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EKOS Unable to connect to LX200GPS - [WARNING] Port /dev/ttyUSB0 is already used by another driver or process.


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I'm running astroberry and attempting to control an LX200GPS via Kstars/Ekos.

The scope is aligned, connected to the Raspberry pi via a USB cable

Whenever I start the pi and try to connect from Kstars I see the error message that the USB port is already in use...

I have to manually stop GPSD every time I restart the pi and then Kstars can connect and control the scope without issue.

Is there any way I can get the connection to work automatically without having to do this?

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There is, kind of :)

The problem is that Linux assigns USB serial devices in the order that they connect and when that happens at boot time with more than one device it can be somewhat random, so given two USB serial devices, one may appear as /dev/ttyUSB0 at some point and then /dev/ttyUSB1 after a reboot.

My solution, regardless of Ekos etc., would be to hack the udev rules files to add a symbolic link with a fixed name for each of the clashing devices.  I'm not sure if that's the right way to do it in an Astroberry context though.  StellarMate has some extra "wizard" to help with this, so Astroberry may also have something.

This thread may help a little, though I ended up ranting at INDI a bit :)

 

James

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Yep, udev rules should fix this. You will want to make sure that autodetection is turned off and you explicitly select the port, or you can still get collisions if drivers end up connecting or trying to connect to the wrong thing at start time.

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I'll give that a try, but I suspect I'll just get a different port in use error because there is only one USB device- it's the cable connecting to the scope....

gpsd seems to think the scope will behave like a GPS device and therefore binds to the port even though when I try to get data from it with a GPS client (cgps or xgps) neither can connect.

The scope is getting a GPS fix, and updates KStars with the correct location data- so the built in GPS is working and once I've stopped gpsd everything works OK....I just want to stop gpsd reacting to this device.

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I don’t know if I need gods at all- the scope doesn’t update the OSwith location data so if I disable virtualgps and gpsd- I guess other apps might not work as expected- butI don’t think that’s a major issue.

If there’s a way to keep gpsd running but avoid it locking this device I don’t have any problems.-it would probably be the best outcome.

I’ll see what I can do with user rules first.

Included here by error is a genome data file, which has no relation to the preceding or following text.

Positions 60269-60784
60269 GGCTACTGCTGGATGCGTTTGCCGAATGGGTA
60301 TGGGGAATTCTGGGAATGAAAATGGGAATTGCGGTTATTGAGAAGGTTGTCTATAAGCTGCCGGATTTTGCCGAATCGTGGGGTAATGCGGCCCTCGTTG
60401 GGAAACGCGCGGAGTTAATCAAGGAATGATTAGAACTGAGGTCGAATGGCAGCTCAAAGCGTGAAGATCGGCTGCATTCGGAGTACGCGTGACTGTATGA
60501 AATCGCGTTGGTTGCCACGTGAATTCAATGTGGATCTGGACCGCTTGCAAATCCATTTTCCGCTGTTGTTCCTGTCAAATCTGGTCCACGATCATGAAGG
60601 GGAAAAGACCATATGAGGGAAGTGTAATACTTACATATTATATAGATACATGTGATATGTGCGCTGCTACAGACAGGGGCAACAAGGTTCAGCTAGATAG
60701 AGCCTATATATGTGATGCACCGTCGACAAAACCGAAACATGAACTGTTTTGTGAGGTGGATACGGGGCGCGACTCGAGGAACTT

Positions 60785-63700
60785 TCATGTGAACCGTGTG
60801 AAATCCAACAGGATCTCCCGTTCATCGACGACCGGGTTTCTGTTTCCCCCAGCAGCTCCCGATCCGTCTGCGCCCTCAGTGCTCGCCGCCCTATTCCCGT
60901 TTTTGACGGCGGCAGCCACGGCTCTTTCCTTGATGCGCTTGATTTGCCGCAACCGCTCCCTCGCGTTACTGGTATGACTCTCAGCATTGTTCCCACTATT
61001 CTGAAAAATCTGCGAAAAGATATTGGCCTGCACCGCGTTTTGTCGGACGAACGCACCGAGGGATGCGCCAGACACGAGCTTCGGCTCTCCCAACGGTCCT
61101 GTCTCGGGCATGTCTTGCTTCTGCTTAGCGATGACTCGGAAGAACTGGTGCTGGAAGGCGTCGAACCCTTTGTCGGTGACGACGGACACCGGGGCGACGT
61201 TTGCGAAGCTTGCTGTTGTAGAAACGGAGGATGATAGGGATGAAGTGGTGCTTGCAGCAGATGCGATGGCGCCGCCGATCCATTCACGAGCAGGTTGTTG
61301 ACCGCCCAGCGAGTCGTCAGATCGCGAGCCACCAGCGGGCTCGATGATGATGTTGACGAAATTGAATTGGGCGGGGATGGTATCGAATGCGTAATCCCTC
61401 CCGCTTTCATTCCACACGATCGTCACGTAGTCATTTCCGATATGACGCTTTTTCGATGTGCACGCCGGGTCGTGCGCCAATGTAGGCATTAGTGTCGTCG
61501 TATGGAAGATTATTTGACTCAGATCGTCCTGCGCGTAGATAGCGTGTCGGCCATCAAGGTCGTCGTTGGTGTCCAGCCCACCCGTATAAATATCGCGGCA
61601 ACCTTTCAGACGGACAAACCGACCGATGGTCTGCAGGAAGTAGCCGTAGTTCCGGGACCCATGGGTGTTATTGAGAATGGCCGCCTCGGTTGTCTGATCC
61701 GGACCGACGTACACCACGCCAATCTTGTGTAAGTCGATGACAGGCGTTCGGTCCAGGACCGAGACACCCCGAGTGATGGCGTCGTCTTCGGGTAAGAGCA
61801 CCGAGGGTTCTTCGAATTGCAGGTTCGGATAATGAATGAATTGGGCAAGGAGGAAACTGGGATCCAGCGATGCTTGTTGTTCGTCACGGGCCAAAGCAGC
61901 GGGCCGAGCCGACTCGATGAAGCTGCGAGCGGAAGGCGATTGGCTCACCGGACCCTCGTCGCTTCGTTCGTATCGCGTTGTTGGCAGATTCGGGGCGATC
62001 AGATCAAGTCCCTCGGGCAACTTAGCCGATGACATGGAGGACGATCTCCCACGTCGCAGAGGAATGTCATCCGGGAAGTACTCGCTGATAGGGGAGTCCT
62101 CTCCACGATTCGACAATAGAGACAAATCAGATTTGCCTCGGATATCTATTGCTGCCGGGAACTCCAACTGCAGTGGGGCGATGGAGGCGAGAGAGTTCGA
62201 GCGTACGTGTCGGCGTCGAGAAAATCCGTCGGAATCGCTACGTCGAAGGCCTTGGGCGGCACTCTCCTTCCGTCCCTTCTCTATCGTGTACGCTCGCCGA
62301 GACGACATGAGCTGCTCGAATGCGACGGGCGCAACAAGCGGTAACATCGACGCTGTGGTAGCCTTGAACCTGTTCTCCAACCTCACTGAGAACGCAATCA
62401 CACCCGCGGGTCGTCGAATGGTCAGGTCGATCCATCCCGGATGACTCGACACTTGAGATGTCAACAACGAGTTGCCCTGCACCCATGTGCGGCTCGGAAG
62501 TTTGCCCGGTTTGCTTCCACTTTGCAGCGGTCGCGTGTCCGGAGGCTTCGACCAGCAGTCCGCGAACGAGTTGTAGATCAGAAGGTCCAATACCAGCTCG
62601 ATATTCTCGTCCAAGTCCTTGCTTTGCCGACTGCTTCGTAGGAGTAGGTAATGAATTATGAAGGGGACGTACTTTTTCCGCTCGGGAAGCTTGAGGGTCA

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I'm snookered....

adding a udev rule to make a permanent symlink didn't work

disabling gpsd.service and gpsd.socket via systemctl didn't work- they start up again after a reboot and I can't seem to stop that happening (short of uninstalling the packages I guess)

I'm planning on using the pi as an indiserver controlling the devices from a Ekos on either Windows or Mac desktop so I'd really like to avoid having to connect to it directly simply to stop the gpsd service each time I startup...but I can't think of any alternative right now.

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Edit: Interesting, I can't post to this with some content...

I don't suppose the LX200 will be returning GPS data in a format that gpsd can take advantage of anyway, so I'd disable it.

If you want a GPS, then USB GPS devices that work with Linux can be had for <£20 on eBay or even Amazon et al. gpsd can be forced to look at a specific serial port and not autodetect with a startup parameter, normally configured in etc default gpsd. Otherwise systemctl disable gpsd would do the trick, so long as you've got an internet connection for time.

For good time sync, gpsd can do basic clock control but you're much better off configuring ntpd or chrony to treat gpsd as a clock source as they'll do a much better job of regulating your clock. If you get a board-level GPS module or hat you can also configure chrony or ntpd to use the pulse-per-second input from a GPS module to properly discipline the clock, making your Pi a "stratum 1" reference with very good stability for very little money!
https://thepihut.com/products/raspberry-pi-gps-hat

This is probably the easiest solution to achieve that - it's a GPS module hat to drop onto a Pi, but also has an RTC, all the wiring needed for the PPS pin already done, and an external antenna port. The RTC means that even without a GPS fix or internet the Pi can get reasonably-close time quickly.